Bolton Now Says He’d Be Willing To Testify
After months of delays, Trump's former National Security Adviser John Bolton is now saying he'd be willing to testify if he were subpoeanaed.
Former Trump National Security Adviser John Bolton, who spent most of the impeachment process in the House being cagey about whether or not he would be willing to testify regarding the Ukraine scandal, is now saying he’d be willing to testify if subpoenaed:
John R. Bolton, the former White House national security adviser, said on Monday that he was willing to testify at President Trump’s impeachment trial, putting new pressure on Republicans to call witnesses and raising the possibility of revelations as the Senate weighs Mr. Trump’s removal.
Mr. Bolton’s surprise declaration, in a statement on his website, was a dramatic turn that could alter the political dynamic of the impeachment process in the Senate and raise the risks for Mr. Trump of Republican defections. The former national security adviser is a potentially vital witness, with direct knowledge of presidential actions and conversations regarding Ukraine that could fill in blanks in the narrative of the impeachment case.
It came as the House continued to withhold the articles of impeachment necessary to start the trial in a bid to increase Democratic leverage in Senate negotiations over calling Mr. Bolton and three other administration witnesses the president blocked from testifying in the House inquiry.
“I have concluded that, if the Senate issues a subpoena for my testimony, I am prepared to testify,” Mr. Bolton said in the statement.
His decision raised immediate questions for Senator Mitch McConnell, Republican of Kentucky, around how to proceed with the trial. He has steadfastly refused to commit to calling witnesses, but as majority leader, he must also weigh the wishes of a small group of moderate Republicans who may press to hear from them.
Mr. Bolton announced his intentions minutes after leaving a voice mail message alerting Mr. McConnell of them.
Democrats quickly seized on Mr. Bolton’s public declaration to press their case that the Senate must hear from him and the other senior officials at the outset of any trial, training attention on the few Republicans who have said they are open to calling witnesses.
“Given that Mr. Bolton’s lawyers have stated he has new relevant information to share, if any Senate Republican opposes issuing subpoenas to the four witnesses and documents we have requested, they would make absolutely clear they are participating in a cover-up,” the Democratic leader, Senator Chuck Schumer of New York, said in a speech on the Senate floor.
But Mr. McConnell appeared unmoved by the development, and there was no immediate clamor from rank-and-file Republicans for him to change his stance. Instead, the loudest voices in the party on Monday were from a group of Republican senators who spent the day trumpeting a newly introduced resolution that would alter Senate rules to allow the chamber to dismiss the House case without a trial.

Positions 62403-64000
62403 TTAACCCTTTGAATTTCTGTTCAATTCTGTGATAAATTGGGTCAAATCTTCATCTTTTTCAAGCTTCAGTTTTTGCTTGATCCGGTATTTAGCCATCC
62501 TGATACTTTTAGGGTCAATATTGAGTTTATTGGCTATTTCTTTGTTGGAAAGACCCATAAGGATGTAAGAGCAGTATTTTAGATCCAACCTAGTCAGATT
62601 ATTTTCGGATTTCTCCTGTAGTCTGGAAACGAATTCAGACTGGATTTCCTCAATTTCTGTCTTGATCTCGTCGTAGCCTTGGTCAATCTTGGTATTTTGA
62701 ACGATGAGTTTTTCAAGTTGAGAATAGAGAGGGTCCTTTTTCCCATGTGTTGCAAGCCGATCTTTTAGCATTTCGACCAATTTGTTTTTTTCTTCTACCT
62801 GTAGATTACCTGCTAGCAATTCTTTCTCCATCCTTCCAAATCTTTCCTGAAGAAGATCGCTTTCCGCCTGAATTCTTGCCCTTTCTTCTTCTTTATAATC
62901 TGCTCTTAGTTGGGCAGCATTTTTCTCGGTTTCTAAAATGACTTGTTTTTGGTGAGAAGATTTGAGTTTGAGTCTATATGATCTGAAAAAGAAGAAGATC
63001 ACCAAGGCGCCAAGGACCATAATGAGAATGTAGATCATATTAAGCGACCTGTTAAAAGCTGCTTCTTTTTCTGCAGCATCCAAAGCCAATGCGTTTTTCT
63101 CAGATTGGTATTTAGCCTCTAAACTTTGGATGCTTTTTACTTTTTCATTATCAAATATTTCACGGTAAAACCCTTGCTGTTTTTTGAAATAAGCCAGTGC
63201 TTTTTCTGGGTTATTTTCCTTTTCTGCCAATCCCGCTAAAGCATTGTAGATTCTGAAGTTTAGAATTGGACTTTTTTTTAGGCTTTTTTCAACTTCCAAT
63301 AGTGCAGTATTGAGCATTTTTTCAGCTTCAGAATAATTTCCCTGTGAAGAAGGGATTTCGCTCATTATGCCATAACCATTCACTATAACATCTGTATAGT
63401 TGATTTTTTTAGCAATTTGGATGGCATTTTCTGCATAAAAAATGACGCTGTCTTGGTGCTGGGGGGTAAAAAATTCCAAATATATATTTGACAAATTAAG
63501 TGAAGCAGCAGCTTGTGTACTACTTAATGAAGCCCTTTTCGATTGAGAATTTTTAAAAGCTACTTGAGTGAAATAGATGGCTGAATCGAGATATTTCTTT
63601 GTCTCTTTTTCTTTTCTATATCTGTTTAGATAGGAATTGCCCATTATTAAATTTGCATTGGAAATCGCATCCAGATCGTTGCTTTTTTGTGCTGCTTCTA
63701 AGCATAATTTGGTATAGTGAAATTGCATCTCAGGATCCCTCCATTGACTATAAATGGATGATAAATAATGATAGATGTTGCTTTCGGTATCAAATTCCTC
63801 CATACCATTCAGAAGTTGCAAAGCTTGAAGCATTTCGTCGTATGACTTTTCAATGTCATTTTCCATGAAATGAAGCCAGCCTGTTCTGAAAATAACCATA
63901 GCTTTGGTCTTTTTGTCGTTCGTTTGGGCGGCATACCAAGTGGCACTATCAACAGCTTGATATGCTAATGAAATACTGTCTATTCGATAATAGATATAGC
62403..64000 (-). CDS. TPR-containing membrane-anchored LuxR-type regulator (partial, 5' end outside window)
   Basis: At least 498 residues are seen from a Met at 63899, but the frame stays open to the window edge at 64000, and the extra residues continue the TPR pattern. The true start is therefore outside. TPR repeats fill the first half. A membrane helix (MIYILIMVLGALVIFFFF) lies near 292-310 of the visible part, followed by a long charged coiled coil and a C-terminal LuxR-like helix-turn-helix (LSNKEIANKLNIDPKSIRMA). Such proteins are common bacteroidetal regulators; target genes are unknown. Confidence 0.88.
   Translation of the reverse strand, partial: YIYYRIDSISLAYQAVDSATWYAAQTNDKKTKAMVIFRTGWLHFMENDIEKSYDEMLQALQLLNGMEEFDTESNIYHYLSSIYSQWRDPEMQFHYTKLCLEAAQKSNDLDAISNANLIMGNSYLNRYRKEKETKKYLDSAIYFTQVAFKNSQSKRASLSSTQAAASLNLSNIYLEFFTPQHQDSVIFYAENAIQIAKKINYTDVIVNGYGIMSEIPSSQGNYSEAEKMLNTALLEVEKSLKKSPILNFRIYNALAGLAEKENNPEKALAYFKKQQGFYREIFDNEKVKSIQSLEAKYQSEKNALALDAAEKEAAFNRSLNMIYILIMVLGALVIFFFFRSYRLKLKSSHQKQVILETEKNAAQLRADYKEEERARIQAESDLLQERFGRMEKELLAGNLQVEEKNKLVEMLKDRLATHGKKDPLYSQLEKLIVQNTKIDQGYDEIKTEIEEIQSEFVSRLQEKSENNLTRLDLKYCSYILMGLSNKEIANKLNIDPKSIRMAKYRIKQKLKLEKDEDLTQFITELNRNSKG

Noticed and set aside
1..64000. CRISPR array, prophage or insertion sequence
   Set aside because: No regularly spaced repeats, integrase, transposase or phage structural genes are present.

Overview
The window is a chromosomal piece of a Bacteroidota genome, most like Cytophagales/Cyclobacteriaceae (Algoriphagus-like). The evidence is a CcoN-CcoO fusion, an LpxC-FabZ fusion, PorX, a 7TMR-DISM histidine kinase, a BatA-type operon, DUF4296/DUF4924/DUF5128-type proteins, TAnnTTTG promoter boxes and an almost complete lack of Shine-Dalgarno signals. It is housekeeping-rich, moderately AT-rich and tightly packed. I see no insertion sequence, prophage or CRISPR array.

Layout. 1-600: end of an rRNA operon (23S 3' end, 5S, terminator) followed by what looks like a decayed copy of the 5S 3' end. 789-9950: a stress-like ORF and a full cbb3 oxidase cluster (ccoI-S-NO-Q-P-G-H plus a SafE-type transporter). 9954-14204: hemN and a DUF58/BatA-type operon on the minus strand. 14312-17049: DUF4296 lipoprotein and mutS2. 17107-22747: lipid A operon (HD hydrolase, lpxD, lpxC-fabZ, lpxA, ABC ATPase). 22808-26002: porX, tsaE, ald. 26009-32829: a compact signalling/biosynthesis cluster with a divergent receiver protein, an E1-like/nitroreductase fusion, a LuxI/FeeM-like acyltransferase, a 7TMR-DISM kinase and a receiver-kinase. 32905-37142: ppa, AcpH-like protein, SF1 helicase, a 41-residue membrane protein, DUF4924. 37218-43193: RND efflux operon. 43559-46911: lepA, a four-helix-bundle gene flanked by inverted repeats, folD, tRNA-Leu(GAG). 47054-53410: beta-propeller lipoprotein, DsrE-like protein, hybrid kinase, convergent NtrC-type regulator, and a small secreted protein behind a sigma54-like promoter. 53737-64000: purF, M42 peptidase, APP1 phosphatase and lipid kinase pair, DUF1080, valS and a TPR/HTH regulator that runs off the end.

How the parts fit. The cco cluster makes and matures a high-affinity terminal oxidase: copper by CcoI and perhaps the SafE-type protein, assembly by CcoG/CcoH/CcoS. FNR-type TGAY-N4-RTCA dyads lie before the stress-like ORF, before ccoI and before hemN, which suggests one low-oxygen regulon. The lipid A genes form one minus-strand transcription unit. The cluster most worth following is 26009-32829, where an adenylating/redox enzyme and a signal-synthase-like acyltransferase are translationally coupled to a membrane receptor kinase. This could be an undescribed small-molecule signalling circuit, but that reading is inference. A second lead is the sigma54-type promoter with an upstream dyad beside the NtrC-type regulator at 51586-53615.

While Bolton never did testify before the House, we did hear from several of his top aides on the National Security Council, including people such as Russia and Ukraine specialist Fiona Hill who testified in great detail regarding Bolton’s negative reaction to the hold on military aid and to the involvement of the President’s personal attorney Rudy Giuliani in Ukraine policy. This has led many to believe that Bolton could have a great deal to say that would be directly damaging to the President even if his conservations directly with the President himself are covered by Executive Privilege.
This announcement by Bolton comes after months in which he appeared to be playing games over the decision to testify. While his lawyer did say several times over the course of the summer and fall that his client would have quite a story to tell, there were no details of what that might be, and Bolton certainly was not making himself available voluntarily. Eventually, Bolton said he’d be willing to testify before either the House Intelligence Committee or the House Judiciary Committee during the impeachment process if ordered by a court to do so. However, House Democrats chose not to pursue that offer since any such court proceedings would have delayed impeachment proceedings far longer than seemed practical at the time even if the courts considered the matter on an expedited basis.
Bolton’s announcement comes at the same time that Senate Republicans and Democrats, as well as the Democratic House, continue their showdown over the procedures that would govern the upcoming Senate trial. When we last left the matter before the holidays, Speaker of the House Nancy Pelosi was withholding sending the Articles of Impeachment to the Senate until there was some agreement that the Senators would be allowed to subpoena and hear from witnesses. Senate Majority Leader Mitch McConnell, meanwhile, took the position that the Senate would make any decision about witnesses on its own as it did during the Clinton impeachment. As things stand now, Senate Democrats continue to demand that witnesses be called. Meanwhile, it appears that McConnell has the votes he needs to delay the question of witnesses until after the trial starts, although several Senators, including Lisa Murkowski, Susan Collins, and Mitt Romney have said that they do believe the Senate should hear from witnesses or at least have the opportunity to vote on the issue. Whether this announcement by Bolton will change the situations remains to be seen, but the most likely outcome is that McConnell will able to keep his majority together.